The UK is not alone in what’s billed as a new space race. China for one is in the game. If you think you’ve heard it all before, you probably have.
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Vast solar power satellites in Earth’s orbit, beaming energy back to Earth. It’s a serious idea for green energy from the UK Space Agency, say insurers MS Amlin.
In one of his early dystopian short stories, the science fiction writer Isaac Asimov imagined a mile-wide space station that could “feed solar energy to the planets”.
Published in 1941, under the title Reason, it described a fantastical “energy converter” that gathered sunlight and beamed it across the entire solar system.
Some 80 years later, Asimov’s flight of fancy is starting to take real shape.
The UK government has commissioned research into space-based solar power systems that would use huge solar power satellites to collect solar energy, convert it into high-frequency radio waves, and safely beam it back to ground-based receivers connected to electrical power grids.
While scientists have recognised the potential of space-based solar power for decades, the cost implications have always been out of this world.
But now, thanks to rapid advances in lightweight solar panels, wireless power transmission technology, and lower-cost commercial space launches (such as Elon Musk’s SpaceX programme), the budget could be within reach.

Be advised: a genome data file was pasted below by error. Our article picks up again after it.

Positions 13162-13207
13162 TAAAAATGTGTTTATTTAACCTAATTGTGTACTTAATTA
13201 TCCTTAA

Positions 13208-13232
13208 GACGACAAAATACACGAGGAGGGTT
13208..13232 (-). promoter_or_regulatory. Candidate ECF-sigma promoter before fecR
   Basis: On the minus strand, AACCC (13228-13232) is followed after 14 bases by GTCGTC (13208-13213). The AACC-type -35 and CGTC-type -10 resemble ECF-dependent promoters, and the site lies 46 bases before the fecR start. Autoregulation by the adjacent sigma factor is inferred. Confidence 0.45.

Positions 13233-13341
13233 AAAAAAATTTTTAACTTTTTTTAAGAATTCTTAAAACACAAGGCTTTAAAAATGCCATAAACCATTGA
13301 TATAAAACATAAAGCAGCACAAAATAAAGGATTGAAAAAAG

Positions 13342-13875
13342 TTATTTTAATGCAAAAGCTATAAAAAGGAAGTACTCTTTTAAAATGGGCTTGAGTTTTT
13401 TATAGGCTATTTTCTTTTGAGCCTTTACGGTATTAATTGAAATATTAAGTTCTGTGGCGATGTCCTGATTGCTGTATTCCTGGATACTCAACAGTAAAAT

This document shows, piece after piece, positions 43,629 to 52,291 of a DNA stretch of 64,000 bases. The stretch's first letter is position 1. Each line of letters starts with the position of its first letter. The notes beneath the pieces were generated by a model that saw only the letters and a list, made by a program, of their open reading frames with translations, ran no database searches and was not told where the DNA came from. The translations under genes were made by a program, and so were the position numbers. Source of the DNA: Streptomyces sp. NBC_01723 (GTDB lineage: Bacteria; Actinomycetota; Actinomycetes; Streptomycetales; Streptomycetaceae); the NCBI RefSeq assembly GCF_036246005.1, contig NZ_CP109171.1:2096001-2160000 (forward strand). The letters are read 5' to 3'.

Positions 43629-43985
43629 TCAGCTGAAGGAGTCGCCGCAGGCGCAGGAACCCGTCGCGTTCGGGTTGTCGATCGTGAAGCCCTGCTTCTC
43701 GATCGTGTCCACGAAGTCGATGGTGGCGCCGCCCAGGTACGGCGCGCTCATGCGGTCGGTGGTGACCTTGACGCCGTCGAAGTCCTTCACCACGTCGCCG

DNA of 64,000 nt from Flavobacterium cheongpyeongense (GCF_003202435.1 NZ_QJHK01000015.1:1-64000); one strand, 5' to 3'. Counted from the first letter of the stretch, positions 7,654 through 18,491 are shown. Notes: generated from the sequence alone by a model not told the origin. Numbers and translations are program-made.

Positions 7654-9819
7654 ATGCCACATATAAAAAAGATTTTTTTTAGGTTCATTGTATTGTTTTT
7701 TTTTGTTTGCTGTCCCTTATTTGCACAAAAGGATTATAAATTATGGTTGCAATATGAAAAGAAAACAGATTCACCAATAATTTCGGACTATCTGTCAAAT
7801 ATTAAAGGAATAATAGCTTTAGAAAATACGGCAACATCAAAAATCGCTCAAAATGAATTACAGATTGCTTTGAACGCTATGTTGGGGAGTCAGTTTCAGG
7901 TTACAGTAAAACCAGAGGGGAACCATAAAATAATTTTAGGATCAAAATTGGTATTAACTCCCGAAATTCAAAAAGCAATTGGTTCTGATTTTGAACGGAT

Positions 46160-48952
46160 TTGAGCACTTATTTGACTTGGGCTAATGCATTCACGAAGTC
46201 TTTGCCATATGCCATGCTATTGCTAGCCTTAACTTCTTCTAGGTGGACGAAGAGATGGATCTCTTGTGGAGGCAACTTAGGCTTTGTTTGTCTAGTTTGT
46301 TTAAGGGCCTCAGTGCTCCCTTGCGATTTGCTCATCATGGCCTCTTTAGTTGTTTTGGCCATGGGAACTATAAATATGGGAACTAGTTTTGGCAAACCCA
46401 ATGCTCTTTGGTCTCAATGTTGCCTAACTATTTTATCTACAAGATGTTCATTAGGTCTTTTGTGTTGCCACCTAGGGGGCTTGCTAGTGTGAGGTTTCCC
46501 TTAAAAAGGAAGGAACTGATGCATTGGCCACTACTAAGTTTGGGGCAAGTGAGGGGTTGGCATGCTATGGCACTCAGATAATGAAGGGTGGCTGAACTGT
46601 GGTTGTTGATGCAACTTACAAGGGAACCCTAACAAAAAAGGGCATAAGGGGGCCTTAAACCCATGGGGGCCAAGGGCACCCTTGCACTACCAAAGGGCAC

Space-based solar power is turning from a pipe dream into a plausible outlier for zero-carbon, affordable electricity that could, in theory, beam power to homes and businesses all over the planet, with just the North and South Poles beyond reach, due to the positioning of the solar power satellites in Earth’s orbit.
Asimov was able to construct the space station with a few strokes of his pen. The UK Space Agency (UKSA) has instead commissioned a feasibility study of the leading international solar power satellite designs.
It has tasked a British consultancy called Frazer-Nash with solving the engineering and economic challenges. What would it cost and when could it be operational? And how would the massive satellites be assembled in orbit – something that has never before been done at this scale?
The aim is to deploy an operational space-based solar power system by 2050, as part of a future mix of clean-energy technologies. There is no time to lose. The UK is in a space race with the US, Japan and China to unlock the secrets of extra-terrestrial solar power.
Robert Walters is head of industrial strategy for UKSA. “The study from Frazer-Nash will report to government shortly,” he told Chart magazine.
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Official press release, November 2020: UK government commissions space solar power stations research
‘Solar energy harvested in space offers the potential for an unlimited and constant zero carbon power source’
Space based solar power overview diagram [image credit: Frazer-Nash Consultancy]
via Tallbloke’s Talkshop
August 27, 2021 at 02:27PM